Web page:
Brad Weber, one of the two drummers anchoring the live performances of Caribou, the long-time moniker of Dan Snaith, all-round clever clogs and sonic wizard, is a hypnotic performer. For the duration of this hour-long show in south London, Weber is plunked at the front of the stage, pushing the band's two guitarists to the back. He fronts the evening alongside Snaith, who flits between microkorg and drumkit, and you can see why – it's hard to keep your eyes off what he's doing. It is he, and not Snaith, who conducts proceedings, holding his arm aloft or using his entire body as a metronome. You get the feeling he's really pushing it, producing a more physical, visceral, tribal sound than the laid-back, psychedelic electronica of Caribou's recorded work.
The gig marks the release of Snaith's fifth album, Swim, the third under the name of his current outfit, and if it sounds like southwest London's Four Tet, aka Kieran Hebden, that's no accident. Hebden, along with Junior Boys' Jeremy Greenspan, had input into the record (and tonight, he's also on DJ duty).
After an energetic warm up from Gold Panda, the night's highlights include "Odessa", Swim's first and best-known track, and "Sun". While there's not enough room to dance, it's easy to marvel at Snaith's versatility, if not his vocals (few escape undistorted). The record is full of techno-inspired audio trickery that keeps your interest alive (Snaith said he "got excited by the idea of making dance music that's liquid in the way it flows back and forth, the sounds slosh around in pitch, timbre, pan... Dance music that sounds like it's made out of water..."). The results, through headphones, are sublime. Tonight, though, two complaints.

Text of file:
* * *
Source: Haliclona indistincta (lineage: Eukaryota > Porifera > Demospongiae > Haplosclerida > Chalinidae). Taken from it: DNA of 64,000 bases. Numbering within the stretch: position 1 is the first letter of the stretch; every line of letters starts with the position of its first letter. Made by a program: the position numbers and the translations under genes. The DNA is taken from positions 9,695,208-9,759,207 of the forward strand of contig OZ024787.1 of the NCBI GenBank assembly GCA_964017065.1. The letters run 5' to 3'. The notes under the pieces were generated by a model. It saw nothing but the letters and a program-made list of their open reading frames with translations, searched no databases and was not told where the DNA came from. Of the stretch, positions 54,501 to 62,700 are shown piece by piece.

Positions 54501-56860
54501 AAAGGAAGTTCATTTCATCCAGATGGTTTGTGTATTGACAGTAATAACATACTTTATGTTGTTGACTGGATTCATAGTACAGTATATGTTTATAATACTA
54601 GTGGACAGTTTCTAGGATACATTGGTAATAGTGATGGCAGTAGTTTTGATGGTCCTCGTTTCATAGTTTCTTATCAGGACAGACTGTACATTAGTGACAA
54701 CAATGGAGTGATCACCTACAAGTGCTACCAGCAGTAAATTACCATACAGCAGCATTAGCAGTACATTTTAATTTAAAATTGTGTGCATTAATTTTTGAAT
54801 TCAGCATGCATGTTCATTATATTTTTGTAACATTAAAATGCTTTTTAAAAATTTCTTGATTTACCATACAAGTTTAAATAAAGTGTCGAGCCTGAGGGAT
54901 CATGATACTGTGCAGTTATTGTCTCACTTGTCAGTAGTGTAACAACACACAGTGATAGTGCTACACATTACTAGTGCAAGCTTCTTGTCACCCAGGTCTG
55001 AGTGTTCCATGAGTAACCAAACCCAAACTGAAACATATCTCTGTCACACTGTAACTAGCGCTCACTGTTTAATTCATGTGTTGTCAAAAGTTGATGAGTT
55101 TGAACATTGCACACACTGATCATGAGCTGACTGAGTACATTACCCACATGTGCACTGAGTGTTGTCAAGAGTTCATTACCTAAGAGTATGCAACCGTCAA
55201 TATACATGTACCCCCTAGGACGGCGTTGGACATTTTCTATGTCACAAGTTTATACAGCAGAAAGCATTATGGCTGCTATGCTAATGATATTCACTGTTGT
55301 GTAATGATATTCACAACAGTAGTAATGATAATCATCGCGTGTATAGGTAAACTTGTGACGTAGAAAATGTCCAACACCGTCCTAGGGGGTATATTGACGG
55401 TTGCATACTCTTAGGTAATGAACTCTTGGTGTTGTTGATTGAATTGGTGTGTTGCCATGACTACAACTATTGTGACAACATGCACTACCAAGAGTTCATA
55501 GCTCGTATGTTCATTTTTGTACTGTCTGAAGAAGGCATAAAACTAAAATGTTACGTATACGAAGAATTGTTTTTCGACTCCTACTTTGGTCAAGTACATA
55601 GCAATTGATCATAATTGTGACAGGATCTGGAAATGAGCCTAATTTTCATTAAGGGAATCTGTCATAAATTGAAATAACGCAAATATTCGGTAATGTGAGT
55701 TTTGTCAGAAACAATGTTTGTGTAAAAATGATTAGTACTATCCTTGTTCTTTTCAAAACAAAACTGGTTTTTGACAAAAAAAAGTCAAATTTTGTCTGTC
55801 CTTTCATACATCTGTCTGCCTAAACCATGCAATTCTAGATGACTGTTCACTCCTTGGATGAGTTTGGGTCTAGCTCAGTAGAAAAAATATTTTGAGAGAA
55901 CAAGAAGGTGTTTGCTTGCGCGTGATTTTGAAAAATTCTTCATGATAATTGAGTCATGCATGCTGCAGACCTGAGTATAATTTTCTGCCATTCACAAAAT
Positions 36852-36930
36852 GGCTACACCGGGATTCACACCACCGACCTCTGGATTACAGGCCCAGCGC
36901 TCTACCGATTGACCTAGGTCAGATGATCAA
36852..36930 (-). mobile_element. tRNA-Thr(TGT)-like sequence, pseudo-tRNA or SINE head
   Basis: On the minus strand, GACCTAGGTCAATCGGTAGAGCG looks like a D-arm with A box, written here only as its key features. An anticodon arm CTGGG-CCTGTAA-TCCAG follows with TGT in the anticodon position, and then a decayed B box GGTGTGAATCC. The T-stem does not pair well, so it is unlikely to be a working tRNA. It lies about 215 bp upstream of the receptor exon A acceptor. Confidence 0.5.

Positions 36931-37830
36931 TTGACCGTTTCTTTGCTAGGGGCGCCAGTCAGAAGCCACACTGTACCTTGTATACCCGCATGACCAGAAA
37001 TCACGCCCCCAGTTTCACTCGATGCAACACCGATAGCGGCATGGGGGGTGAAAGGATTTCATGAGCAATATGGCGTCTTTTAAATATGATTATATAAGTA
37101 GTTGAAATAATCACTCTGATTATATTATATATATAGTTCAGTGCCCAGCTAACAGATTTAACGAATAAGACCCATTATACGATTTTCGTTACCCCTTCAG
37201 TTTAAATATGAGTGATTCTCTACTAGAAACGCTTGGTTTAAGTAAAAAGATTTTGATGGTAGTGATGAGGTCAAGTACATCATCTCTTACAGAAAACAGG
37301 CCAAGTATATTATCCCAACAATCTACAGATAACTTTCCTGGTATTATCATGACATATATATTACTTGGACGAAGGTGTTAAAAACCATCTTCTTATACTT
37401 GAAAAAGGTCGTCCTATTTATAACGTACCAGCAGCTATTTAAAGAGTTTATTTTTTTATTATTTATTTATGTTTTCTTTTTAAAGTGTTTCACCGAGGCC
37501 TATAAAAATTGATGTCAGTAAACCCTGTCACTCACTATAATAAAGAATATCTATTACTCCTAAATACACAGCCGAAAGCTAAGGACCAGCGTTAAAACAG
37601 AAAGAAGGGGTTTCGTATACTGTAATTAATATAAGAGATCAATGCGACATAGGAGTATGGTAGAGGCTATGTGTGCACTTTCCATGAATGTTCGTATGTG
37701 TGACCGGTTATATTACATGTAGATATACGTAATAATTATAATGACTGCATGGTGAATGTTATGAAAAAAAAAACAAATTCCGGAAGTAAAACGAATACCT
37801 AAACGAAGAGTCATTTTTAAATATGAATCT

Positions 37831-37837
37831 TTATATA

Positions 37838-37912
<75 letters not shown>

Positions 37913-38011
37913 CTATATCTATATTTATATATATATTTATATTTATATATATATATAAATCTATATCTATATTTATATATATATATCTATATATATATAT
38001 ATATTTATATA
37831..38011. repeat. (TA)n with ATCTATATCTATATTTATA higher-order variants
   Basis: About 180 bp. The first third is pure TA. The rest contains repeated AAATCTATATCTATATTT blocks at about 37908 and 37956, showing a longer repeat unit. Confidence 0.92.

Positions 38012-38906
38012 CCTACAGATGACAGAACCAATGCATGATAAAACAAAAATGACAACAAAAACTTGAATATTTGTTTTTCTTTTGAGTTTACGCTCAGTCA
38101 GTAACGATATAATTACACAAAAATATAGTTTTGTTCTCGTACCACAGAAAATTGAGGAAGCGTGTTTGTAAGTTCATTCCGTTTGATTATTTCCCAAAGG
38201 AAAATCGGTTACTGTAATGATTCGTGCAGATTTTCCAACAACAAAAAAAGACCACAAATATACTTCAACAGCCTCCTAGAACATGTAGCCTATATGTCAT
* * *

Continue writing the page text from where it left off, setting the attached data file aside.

The arrangement of the instruments occasionally mean that the drums vibrate really loudly when they aren't being played, which can be annoying, perhaps more so for the band.
Additionally, while Corsica Studios can be fun for club nights, selling it out for a showcase seems like a monumentally bad idea. Unless you had the chutzpah to barge your way to the front, the exploits of Weber, Snaith et al were not visible to a large proportion of the people there. It's a shame that so many people couldn't see the look on their faces; more often than not their drumming fell into sublime synchronisation that toyed with the audience before segueing into more than one phenomenal, surprising break.